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Top 5 List: Tenth Circuit's Best Warrantless Search Cases of 2011

By Robyn Hagan Cain on December 23, 2011 3:11 PM

We have an aunt in Oklahoma who marvels at the number of meth lab explosions in the state. Apparently, the masses turn to the entrepreneurial spirit and drug production in a stagnant economy.

Between family accounts of meth lab fires, and a few episodes of Breaking Bad, we’ve subconsciously concluded that the Tenth Circuit Court of Appeals only addresses drug appeals — whether qualified immunity challenges or warrantless searches — and Administrative Practices Act appeals from the Sierra Club.

Since the unreasonable or warrantless search cases tend to have the most interesting facts, we’re reflecting on five of our favorite search appeals from this year. Here’s our top five list of the holdings that could make or break your criminal law clients.

  1. U.S. v. Rochin. Even though this just happened, we love the appellant's suggestion that police should accurately guess what a suspect has in his pockets before proceeding with a Terry search. Unfortunately for Rochin, the Tenth Circuit wasn't as fond of the idea, and rejected his unreasonable search appeal.
  2. U.S. v. Livingston. Cops can conduct a warrantless search of a motel room if one of the occupants consents to the search, even if the room isn't registered to the consenting occupant. The key is whether the police reasonably believed that the occupant had authority to consent to the search.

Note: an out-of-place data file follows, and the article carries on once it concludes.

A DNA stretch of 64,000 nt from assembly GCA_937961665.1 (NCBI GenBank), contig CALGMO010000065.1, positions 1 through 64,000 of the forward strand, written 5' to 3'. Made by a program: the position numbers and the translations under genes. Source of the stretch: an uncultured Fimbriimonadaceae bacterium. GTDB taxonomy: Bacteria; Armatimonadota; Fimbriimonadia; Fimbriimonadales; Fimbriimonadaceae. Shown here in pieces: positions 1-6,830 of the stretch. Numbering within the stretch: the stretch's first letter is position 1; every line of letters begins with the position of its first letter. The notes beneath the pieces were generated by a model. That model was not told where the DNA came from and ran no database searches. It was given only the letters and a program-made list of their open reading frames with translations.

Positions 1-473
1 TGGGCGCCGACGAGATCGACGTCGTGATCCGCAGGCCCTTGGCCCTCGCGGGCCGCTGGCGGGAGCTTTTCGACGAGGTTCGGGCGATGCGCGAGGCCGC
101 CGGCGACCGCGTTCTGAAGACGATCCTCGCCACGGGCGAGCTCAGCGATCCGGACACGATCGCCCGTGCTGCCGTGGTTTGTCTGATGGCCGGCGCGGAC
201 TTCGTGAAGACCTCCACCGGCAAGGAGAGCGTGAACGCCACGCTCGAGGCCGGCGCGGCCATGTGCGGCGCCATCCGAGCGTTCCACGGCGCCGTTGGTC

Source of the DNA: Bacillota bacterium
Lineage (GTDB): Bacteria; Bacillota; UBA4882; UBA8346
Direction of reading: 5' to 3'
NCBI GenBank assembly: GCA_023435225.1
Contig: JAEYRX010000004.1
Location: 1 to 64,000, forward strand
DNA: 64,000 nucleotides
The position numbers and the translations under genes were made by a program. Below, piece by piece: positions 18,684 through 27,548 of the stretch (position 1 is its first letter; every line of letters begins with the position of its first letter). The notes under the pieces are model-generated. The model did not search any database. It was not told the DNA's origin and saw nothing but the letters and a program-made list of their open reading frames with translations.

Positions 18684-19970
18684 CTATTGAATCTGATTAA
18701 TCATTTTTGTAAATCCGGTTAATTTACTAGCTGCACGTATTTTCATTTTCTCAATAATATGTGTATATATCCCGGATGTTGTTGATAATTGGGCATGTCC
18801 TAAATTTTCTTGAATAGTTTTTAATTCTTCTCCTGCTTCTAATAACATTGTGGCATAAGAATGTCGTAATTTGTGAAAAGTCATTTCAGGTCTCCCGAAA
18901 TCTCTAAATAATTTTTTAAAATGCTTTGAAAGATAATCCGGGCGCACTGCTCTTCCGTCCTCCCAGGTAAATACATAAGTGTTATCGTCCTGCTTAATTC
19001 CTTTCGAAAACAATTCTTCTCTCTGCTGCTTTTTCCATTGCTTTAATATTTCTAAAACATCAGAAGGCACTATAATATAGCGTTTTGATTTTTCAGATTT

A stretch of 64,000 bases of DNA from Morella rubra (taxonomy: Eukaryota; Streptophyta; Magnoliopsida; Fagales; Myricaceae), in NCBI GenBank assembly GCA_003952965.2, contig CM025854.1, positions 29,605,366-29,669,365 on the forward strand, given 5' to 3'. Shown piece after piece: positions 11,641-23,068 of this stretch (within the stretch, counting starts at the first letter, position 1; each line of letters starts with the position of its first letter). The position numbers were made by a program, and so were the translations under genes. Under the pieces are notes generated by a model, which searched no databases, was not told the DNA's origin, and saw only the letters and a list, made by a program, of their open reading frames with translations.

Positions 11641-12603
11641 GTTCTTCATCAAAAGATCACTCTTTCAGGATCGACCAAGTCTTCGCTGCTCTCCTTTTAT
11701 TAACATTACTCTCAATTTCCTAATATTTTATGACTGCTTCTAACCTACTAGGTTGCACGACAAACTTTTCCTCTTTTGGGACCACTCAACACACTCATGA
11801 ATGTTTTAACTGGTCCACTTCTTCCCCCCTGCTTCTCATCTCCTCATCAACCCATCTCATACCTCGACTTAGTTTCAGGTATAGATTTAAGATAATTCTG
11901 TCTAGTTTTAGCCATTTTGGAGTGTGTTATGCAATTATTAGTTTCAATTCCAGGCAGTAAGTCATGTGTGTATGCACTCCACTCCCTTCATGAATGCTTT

3. U.S. v. Ayala. A positive alert by a certified drug dog generally provides probable cause for officers to execute a warrantless search of a vehicle. Officers may not, however, rely on a dog's alert if they open part of the vehicle so the dog can enter, or if they encourage the dog to enter.
  4. U.S. v. Eusebio Lopez-Estrada. A Kansas police officer has reasonable suspicion to pull a driver over based on a broken taillight or a dangling license plate. If, during the course of the stop, the driver consents to a search of his vehicle, the Tenth Circuit Court of Appeals won't suppress the search.
  5. U.S. v. Hunter. When an officer returns documents and says "thank you" at the end of a traffic stop, a driver is free to go. (Just to be certain, it's a good idea to ask, "Am I free to leave now.") So if the cop asks if he can ask more questions, the fruits of those answers -- in the case, drugs -- are likely part of a consensual search.

We hate warrantless searches, but we love a good warrantless search case. Did you find your favorite on our top five list?

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